The World Is Our Village: Style Your Home While Supporting Local Artists
Written by guest writer Alastair McDougall
The human animal likes to follow its herd, it is easier for us to join and be one of the crowd than it is to wander off on our own, and this truth is obvious when you look around: people on every continent, people who speak completely different languages, all wearing the same clothes!
I am an artist. Of course, I want people to buy my pictures. So next time I stand there in front of the big blank canvas, wondering what to paint on it / what style / what colors, I know that these same forces – global trends, are influencing how people set out their homes.
How they cover their walls, what fabrics they use around the home – call it interior decoration if you like, but most of us are not conscious of the megatrends, we just want to make our place look ‘nice’, not old-fashioned like granny’s.
On-Trend Home Styling
We also want, consciously or not, people who visit our home to say nice things about it, and that is more likely to happen if the ‘look’ is on-trend. At an exhibition of my work last year, I was really hopeful that this one lady was going to buy a big oil painting. She was giving off all the ‘buy’ signals, and I was trying hard not to behave as the car salesman on commission, but finally, she turned around and said ‘No, it won’t go with my carpet.’
I now appreciate that she was absolutely right. She clearly liked the painting, but had to think of where she would put it and how it would look in that context.
Other artists urge me to pay no attention to such matters; “Paint what you love” they say. That’s fine, and my storeroom is full of pictures that I loved painting.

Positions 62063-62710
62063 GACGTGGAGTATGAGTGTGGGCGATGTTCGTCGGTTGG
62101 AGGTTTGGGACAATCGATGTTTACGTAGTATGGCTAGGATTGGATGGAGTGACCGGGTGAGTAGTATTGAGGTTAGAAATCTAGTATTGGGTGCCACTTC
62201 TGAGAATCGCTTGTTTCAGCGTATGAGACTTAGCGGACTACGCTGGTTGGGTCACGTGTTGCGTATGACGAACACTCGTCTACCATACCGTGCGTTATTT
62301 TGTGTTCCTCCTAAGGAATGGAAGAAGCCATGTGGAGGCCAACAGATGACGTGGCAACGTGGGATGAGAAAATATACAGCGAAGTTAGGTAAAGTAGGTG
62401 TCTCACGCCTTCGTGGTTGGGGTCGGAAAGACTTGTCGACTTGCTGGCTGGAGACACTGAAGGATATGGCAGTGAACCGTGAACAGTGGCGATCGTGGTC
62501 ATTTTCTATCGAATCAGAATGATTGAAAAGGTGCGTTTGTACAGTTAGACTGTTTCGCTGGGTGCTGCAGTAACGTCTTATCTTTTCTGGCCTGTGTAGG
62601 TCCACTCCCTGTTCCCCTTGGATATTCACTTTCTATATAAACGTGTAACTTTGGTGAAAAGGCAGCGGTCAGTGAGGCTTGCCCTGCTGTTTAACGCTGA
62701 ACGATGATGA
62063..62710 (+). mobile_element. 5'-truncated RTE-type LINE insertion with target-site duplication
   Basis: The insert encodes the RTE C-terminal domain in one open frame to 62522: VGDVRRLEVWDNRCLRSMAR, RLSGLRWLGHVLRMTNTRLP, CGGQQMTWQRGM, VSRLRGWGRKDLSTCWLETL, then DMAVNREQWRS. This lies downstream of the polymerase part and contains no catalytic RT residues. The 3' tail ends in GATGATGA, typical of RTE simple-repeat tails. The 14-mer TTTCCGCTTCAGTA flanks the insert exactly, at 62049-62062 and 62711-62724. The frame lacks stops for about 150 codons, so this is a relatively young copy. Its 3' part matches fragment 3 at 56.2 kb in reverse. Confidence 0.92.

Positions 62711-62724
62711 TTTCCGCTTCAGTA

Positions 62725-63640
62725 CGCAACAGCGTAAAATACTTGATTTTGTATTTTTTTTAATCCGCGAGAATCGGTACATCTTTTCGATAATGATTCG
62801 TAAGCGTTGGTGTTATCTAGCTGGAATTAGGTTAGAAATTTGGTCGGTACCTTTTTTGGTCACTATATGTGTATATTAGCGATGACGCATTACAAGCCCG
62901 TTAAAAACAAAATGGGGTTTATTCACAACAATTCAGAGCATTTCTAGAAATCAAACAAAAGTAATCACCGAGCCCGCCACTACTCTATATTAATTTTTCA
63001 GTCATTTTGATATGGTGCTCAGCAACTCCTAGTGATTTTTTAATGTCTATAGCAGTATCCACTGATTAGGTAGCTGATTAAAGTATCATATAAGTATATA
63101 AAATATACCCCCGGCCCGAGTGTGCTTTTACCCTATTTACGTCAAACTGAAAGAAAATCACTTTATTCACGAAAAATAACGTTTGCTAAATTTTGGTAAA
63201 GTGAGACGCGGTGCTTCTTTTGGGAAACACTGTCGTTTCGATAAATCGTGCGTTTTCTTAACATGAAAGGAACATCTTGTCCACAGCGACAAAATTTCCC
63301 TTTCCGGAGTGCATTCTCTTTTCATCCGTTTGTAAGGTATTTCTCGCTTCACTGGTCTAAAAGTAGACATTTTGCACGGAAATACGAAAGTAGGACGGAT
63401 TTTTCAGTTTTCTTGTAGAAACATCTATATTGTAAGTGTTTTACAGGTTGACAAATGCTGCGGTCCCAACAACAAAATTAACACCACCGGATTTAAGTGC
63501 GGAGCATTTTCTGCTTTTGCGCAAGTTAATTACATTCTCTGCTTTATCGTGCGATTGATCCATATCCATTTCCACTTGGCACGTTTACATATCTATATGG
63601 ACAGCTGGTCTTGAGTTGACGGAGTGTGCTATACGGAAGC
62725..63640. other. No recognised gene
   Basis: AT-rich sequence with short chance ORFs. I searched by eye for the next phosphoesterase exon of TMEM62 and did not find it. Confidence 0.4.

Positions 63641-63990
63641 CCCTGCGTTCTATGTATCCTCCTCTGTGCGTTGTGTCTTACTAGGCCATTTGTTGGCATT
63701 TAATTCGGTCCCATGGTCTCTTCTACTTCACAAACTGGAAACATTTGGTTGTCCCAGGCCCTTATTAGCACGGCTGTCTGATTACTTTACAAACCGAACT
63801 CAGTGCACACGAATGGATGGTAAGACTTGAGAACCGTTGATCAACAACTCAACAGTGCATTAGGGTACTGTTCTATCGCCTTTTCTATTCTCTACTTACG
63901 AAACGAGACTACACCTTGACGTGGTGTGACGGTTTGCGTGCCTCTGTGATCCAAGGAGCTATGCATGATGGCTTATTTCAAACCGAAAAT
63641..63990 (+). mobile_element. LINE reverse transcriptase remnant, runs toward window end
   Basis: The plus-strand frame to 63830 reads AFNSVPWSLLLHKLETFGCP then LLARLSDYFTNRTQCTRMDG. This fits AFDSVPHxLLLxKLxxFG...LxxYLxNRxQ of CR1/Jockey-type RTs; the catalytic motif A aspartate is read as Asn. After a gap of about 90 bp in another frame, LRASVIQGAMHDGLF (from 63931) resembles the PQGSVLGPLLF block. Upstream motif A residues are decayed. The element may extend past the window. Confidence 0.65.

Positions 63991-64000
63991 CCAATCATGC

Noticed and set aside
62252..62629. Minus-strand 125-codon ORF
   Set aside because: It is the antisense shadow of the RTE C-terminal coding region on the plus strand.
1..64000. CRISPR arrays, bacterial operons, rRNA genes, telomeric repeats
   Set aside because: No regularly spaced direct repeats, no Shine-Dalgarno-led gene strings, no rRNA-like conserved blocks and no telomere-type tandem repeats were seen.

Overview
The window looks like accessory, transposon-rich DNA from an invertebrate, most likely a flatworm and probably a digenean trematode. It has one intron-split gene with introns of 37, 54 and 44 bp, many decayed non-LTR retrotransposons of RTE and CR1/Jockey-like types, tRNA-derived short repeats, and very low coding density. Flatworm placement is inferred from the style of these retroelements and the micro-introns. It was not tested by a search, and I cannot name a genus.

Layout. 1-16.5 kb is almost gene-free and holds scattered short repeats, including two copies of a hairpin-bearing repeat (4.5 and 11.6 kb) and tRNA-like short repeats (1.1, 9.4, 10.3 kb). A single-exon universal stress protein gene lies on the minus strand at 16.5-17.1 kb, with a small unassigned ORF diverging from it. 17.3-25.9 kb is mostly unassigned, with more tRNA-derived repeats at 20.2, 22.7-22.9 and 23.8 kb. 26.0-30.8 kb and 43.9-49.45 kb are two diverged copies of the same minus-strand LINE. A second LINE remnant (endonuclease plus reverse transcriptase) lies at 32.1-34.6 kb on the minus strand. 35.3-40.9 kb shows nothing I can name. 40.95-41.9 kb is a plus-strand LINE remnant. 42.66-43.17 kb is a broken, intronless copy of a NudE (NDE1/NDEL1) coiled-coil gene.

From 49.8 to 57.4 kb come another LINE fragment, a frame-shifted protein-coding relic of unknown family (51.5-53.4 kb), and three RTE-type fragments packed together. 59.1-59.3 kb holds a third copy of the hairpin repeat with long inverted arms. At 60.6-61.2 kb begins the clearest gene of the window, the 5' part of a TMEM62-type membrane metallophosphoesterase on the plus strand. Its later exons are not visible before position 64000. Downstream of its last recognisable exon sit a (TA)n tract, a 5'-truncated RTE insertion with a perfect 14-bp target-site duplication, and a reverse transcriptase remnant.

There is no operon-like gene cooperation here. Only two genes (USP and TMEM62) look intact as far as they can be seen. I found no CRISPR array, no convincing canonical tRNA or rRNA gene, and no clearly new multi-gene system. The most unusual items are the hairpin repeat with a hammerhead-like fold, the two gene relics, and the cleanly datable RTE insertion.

If I want to create paintings that people choose to hang on the wall of their home, I must produce work that will fit with everything else in those homes. I have also learned that the way a picture is presented in its frame, or with no frame, is a crucial factor in the customer’s buying decision, which is obvious really in light of what I’ve said above – the frame has to complement the ‘look’ of the space.
The word ‘contemporary’ means up to date, or ‘on-trend’ at this point in time and if I choose to create artwork that should blend nicely into contemporary homes, then I need to produce contemporary paintings safely framed in a contemporary style.
I can wander into one of those huge global stores to look at their interiors section to see what this means. Or …. ‘Avant-garde’ which means ahead of the crowd.
I know I am not anywhere close to being a Warhol, Pollock or Picasso – a game changer whose work made everyone sit up and say ‘Wow!’, but neither am I willing to spend my time producing wallpaper or big postcards. And you? Do you want your home to look the same as everybody else’s, all over the world?
Are you happy to sit in the middle of the great herd, wearing the same clothes, all made in the same factory in China, as people everywhere else?
Or are you willing to be part of your own local community, showing art on your walls that means something to you, reflecting your local interests?
Go out and buy art from someone local, art that is not the same as is in the galleries in the big cities, art that you will enjoy and will say something unique about your home. Make a statement.
Alastair McDougall lives and paints in the Brecon Beacons National Park in South Wales, UK. Having worked for many years in the man-made environment of large organizations, his quest is now to evoke among the viewers of his art some of the sensations he is able to enjoy walking in the hills.